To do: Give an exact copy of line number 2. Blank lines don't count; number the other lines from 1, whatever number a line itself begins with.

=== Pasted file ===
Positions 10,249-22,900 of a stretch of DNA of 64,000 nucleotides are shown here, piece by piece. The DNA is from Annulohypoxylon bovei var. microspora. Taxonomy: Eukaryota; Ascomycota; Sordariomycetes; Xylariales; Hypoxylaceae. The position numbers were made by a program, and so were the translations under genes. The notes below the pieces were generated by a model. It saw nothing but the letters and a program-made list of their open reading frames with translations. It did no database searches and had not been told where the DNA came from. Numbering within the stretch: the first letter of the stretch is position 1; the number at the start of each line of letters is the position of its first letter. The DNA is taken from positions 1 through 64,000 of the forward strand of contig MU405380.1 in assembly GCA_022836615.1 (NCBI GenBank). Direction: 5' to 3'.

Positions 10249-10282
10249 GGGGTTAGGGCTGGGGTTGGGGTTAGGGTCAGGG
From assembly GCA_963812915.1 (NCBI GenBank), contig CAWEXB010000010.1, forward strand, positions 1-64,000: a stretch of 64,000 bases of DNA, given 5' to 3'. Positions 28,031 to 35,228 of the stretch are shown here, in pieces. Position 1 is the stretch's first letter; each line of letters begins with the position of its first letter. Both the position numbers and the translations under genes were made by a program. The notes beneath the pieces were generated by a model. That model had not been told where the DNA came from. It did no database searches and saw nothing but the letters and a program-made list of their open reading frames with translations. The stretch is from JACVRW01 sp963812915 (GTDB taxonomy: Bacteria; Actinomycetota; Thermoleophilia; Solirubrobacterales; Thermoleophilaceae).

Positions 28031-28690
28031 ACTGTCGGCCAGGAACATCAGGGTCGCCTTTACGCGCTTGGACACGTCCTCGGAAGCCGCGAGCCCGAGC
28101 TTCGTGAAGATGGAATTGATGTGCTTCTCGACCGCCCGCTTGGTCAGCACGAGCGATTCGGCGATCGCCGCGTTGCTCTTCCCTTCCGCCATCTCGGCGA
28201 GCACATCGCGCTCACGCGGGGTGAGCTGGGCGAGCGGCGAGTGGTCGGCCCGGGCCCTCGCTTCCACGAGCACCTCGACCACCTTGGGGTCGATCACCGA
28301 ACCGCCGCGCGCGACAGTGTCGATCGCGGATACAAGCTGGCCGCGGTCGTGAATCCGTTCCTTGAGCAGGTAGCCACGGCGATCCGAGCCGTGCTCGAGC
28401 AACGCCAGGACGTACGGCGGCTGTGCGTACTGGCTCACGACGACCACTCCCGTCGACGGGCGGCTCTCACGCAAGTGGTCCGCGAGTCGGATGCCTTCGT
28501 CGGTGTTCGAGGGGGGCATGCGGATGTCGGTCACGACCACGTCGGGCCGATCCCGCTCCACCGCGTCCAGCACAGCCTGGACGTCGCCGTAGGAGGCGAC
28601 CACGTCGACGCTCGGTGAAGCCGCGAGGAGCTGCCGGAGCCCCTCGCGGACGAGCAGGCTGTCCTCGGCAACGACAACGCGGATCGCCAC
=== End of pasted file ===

Positions 10249-10282